Voters are accustomed to political campaigns that sink low with distorted facts, missing facts, innuendo, and outright lies. Judges, however, ought to be held to a higher standard, and in Kansas, the Supreme Court has rules for judges to follow in their campaigns. But the campaign for incumbent Richard T. Ballinger in Sedgwick County, Kansas, doesn’t seem to be interested in following these rules.
In the Rules related to Judicial Conduct adopted by the Kansas Supreme Court, the title of canon four, covering political activity, starts with this admonition: “A judge or candidate for judicial office shall not engage in political or campaign activity that is inconsistent with the independence, integrity, or impartiality of the judiciary.”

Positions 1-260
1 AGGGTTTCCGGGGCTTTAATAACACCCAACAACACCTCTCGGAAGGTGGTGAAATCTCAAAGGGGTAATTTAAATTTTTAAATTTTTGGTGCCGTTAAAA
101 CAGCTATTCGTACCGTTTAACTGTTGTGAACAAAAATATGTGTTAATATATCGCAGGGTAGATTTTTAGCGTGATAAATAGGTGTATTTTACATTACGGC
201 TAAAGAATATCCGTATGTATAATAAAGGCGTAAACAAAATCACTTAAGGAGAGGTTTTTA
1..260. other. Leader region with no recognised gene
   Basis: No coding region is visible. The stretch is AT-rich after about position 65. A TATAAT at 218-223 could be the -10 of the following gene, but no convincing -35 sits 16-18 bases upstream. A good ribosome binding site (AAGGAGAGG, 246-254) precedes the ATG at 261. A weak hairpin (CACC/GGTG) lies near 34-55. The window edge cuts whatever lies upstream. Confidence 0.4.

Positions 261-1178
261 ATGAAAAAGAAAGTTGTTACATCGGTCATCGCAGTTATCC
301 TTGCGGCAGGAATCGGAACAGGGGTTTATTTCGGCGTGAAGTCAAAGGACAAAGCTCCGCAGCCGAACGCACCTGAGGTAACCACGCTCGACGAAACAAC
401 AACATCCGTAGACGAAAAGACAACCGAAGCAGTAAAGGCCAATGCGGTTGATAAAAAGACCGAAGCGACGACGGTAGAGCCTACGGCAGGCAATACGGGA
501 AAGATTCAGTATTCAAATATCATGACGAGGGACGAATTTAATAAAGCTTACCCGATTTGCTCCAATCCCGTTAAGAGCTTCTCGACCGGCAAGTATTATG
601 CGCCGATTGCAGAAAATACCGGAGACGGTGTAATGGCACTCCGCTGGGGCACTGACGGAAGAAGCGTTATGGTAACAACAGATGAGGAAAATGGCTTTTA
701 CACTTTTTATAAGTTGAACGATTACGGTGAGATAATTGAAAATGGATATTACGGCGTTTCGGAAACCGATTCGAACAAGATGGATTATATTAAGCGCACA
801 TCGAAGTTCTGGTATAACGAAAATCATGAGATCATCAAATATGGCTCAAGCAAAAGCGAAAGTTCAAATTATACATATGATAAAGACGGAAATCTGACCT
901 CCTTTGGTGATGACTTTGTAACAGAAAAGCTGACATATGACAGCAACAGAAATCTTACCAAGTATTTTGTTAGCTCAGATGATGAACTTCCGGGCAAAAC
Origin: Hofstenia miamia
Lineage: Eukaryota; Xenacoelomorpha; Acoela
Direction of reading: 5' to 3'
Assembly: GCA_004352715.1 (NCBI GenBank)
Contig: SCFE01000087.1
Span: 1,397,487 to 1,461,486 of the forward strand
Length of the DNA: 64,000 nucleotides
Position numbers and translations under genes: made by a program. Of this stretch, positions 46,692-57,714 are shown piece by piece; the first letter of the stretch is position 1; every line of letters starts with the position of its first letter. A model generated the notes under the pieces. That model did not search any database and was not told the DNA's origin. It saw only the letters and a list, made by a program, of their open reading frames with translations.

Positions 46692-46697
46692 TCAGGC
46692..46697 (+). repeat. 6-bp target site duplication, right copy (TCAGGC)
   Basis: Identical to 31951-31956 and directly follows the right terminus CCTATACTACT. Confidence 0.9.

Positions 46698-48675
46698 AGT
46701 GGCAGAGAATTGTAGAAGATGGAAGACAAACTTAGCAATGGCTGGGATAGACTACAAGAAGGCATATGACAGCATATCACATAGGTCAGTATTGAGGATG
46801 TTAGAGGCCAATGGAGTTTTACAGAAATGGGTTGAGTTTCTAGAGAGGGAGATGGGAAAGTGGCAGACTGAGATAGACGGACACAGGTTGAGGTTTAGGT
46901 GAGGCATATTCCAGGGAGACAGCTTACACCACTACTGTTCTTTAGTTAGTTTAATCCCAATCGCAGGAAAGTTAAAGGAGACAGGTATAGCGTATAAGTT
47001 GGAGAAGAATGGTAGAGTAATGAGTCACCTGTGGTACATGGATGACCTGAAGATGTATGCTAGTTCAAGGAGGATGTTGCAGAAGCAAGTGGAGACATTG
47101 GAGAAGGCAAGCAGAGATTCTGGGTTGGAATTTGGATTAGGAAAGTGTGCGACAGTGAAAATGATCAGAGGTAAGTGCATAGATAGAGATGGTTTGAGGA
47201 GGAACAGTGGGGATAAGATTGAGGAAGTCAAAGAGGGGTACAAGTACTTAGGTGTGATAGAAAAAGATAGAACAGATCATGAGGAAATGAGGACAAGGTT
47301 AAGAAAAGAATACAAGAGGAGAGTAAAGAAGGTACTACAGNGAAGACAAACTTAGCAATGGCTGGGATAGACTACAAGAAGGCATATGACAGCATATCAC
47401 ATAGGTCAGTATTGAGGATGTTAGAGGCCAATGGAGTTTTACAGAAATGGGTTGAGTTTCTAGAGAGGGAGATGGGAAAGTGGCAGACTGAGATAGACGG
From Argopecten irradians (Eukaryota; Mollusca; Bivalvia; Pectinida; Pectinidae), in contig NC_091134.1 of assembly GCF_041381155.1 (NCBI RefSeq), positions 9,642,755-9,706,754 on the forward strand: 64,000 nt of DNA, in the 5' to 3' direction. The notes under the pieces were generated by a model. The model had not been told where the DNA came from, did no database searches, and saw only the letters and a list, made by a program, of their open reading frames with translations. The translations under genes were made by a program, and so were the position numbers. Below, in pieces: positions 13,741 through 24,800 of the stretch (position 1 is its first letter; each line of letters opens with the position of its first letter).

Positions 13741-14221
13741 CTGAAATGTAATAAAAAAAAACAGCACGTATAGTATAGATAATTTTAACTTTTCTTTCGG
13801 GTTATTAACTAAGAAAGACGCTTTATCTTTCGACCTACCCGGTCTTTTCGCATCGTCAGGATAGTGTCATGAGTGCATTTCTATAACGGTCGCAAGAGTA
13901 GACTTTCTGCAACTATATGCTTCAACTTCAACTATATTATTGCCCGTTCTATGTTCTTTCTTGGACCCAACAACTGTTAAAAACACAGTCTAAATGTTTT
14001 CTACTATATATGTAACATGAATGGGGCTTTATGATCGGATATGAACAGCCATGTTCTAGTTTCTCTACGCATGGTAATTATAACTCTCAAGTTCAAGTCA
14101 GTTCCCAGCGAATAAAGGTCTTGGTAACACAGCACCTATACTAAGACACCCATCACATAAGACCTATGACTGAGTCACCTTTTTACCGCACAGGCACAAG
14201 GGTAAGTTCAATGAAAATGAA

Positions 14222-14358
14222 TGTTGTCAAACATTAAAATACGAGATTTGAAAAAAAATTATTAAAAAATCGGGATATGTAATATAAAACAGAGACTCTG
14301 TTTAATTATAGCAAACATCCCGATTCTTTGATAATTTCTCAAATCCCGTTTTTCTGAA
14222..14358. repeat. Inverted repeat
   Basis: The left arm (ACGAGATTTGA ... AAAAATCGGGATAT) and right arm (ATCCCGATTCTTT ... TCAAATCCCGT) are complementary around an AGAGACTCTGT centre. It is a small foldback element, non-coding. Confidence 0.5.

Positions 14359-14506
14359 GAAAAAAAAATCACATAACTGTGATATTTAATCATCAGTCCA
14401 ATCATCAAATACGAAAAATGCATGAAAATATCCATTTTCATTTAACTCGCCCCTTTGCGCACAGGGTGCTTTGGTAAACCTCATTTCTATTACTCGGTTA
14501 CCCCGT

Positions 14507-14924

Specifically, the rules state:
Rule 4.1: Political and Campaign Activities of Judges and Judicial Candidates in General
(A) A judge or a judicial candidate shall not: …
(4) knowingly, or with reckless disregard for the truth, make any false or misleading statement.
The comment associated with paragraph 4 illuminates:
 Judicial candidates must be scrupulously fair and accurate in all statements made by them and by their campaign committees. Paragraph (A)(4) obligates candidates and their committees to refrain from making statements that are false or misleading, or that omit facts necessary to make the communication considered as a whole not materially misleading.